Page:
By: Jon Meerdink
American culture tends to glorify the individual. We like the idea of the lone cowboy traversing the desert wasteland astride his mighty steed, rescuing embattled settlers from evil cattle rustlers, or the intrepid explorer sailing the seas in his lonely boat with nothing but the wind and some seagulls for company. You’d think our country was founded by a bunch of rugged individualists who happened to run into each other in Philadelphia one day, with the resulting explosion of testosterone and manliness somehow birthing the Constitution. Actually, that would have been pretty cool, but I digress.
Individualism and Christianity, though, don’t seem to mix. We’re all familiar with the “Body of Christ” illustration, emphasizing how we’re all part of a greater whole. We each have a role to play, and when all those roles come together in harmony, everyone achieves more. None of us, it would seem, is greater than all of us.
But I think the greatest benefit of community is the check against our own sinful natures. Consider the story of David, the man often identified as a man “after God’s own heart.” 2 Samuel 11 begins with this account: “In the spring, at the time when kings go off to war, David sent Joab out with the king’s men and the whole Israelite army. They destroyed the Ammonites and besieged Rabbah. But David remained in Jerusalem.” (emphasis mine)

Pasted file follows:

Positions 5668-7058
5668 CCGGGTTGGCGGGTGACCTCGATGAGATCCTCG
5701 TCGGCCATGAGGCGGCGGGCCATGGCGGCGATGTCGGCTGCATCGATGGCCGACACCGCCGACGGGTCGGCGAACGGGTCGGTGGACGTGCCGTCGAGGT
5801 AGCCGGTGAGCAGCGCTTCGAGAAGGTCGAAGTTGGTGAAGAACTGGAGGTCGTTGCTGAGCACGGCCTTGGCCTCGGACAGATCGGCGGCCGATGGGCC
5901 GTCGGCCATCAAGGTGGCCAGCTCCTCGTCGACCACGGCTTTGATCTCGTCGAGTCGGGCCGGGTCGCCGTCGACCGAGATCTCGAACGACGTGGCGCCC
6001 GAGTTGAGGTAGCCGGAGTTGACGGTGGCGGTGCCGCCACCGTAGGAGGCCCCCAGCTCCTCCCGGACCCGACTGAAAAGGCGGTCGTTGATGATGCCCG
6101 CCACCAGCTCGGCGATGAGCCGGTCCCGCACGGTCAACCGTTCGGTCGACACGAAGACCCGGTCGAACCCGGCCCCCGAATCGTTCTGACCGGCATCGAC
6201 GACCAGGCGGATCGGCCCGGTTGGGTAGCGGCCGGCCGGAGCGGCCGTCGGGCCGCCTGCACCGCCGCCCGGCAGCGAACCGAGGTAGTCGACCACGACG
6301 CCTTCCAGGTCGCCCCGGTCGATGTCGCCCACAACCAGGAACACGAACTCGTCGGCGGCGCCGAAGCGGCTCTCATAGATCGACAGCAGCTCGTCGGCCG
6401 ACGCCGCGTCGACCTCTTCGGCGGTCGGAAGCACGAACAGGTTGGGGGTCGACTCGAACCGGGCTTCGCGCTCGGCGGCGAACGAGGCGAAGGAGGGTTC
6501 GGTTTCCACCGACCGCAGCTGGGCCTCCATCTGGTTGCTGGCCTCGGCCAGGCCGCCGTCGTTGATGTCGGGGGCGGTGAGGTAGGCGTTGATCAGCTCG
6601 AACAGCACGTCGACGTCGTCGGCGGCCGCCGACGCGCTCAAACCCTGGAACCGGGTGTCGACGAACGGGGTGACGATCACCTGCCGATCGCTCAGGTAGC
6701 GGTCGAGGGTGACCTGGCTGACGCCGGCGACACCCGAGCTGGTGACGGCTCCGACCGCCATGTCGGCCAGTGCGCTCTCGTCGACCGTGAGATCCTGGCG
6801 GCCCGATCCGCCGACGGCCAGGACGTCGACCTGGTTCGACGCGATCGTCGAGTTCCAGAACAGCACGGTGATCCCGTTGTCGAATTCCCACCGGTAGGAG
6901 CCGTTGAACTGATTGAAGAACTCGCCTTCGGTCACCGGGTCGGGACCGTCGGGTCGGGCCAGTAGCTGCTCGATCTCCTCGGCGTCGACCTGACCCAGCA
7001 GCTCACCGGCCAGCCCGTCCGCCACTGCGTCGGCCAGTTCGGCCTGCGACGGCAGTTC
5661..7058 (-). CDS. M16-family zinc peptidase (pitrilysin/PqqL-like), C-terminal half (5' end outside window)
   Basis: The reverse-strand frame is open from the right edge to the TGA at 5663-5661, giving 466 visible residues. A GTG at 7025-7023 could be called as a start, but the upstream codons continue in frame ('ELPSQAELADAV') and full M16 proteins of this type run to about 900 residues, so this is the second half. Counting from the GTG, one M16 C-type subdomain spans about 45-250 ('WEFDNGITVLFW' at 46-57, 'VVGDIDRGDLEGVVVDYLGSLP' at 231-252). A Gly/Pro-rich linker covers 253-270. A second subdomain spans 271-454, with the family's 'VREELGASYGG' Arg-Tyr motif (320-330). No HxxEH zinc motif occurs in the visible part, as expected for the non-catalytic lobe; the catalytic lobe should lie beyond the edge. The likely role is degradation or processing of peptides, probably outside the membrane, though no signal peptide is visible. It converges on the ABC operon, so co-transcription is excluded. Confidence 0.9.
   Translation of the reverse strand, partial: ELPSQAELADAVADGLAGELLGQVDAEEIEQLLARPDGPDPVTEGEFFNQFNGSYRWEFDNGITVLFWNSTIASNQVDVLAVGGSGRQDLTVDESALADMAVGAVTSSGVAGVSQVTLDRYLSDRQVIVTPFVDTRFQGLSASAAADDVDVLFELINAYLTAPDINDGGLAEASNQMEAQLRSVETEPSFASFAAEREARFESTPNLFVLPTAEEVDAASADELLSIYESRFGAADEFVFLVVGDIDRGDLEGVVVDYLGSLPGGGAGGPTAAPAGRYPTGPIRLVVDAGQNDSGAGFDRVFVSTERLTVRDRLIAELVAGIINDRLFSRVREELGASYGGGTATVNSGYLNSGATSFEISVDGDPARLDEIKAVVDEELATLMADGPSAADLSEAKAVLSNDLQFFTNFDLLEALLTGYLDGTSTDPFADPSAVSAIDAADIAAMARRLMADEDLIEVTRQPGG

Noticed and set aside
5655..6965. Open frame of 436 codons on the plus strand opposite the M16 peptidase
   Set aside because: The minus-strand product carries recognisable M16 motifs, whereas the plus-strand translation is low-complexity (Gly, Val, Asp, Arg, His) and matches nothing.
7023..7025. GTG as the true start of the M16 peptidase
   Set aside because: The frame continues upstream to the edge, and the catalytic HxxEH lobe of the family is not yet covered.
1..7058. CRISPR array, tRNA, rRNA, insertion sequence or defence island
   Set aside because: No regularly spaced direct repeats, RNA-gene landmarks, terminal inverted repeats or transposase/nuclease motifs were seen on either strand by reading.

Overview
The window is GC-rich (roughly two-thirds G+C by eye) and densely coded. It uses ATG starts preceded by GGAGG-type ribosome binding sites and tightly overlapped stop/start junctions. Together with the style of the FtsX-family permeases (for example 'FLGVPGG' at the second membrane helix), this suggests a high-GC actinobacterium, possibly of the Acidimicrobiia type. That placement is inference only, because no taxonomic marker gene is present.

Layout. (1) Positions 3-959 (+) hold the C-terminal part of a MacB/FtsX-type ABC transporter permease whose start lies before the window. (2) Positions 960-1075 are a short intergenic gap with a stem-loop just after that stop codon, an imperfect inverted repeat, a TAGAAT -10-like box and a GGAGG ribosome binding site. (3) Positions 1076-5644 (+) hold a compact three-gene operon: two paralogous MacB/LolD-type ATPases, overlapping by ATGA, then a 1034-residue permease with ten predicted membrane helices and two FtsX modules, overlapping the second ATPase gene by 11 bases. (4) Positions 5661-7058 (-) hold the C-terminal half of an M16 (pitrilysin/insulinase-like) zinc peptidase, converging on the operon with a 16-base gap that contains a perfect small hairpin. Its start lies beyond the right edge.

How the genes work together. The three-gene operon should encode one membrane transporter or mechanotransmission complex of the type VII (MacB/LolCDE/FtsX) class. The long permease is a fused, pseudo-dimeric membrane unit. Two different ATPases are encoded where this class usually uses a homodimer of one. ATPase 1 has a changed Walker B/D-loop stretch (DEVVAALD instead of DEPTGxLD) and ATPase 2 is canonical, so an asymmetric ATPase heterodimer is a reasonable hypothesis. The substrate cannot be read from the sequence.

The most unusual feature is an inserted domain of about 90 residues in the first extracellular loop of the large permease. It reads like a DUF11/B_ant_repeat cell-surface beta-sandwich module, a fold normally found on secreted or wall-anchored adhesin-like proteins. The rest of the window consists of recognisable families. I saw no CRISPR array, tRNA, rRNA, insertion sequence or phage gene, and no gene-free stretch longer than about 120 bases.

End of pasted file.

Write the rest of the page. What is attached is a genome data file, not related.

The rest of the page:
I probably don’t need to give you the blow-by-blow of what happens next, but adultery, murder, and death were all outcomes. What stands out to me, though, is that it all seems to be a result of David removing himself from his default community.
David was a man of war. Of the warriors in the Bible, he was probably the greatest, expanding Israel’s territory through his conquests and defeating his enemies at every turn. Ol’ Dave was pretty clearly at his best when he was with his war buddies. That was his community. Some of us have bowling teams or book clubs; David had his Mighty Men (check 2 Samuel 23 for some of their exploits).
At any rate, I think it’s very telling that a man noted for his closeness to God fell the farthest away from the Lord when he left his community. Surrounded by his fellow warriors, David was nearly invincible, but when he was alone, he was brought down almost immediately by his own desires. Apparently, just having other people around was enough of a check to keep David focused on God.
College presents an tremendous opportunity for living in community. It’s likely that none of us will ever have an opportunity in our lives to live in close proximity with as many people as we do as when we are in schools. While I understand that there is a need to have some alone time, there is much to be said for the chance to talk and live and grow with others. And as we can learn from David, our community can give us the support we need to stay strong in the face of temptation.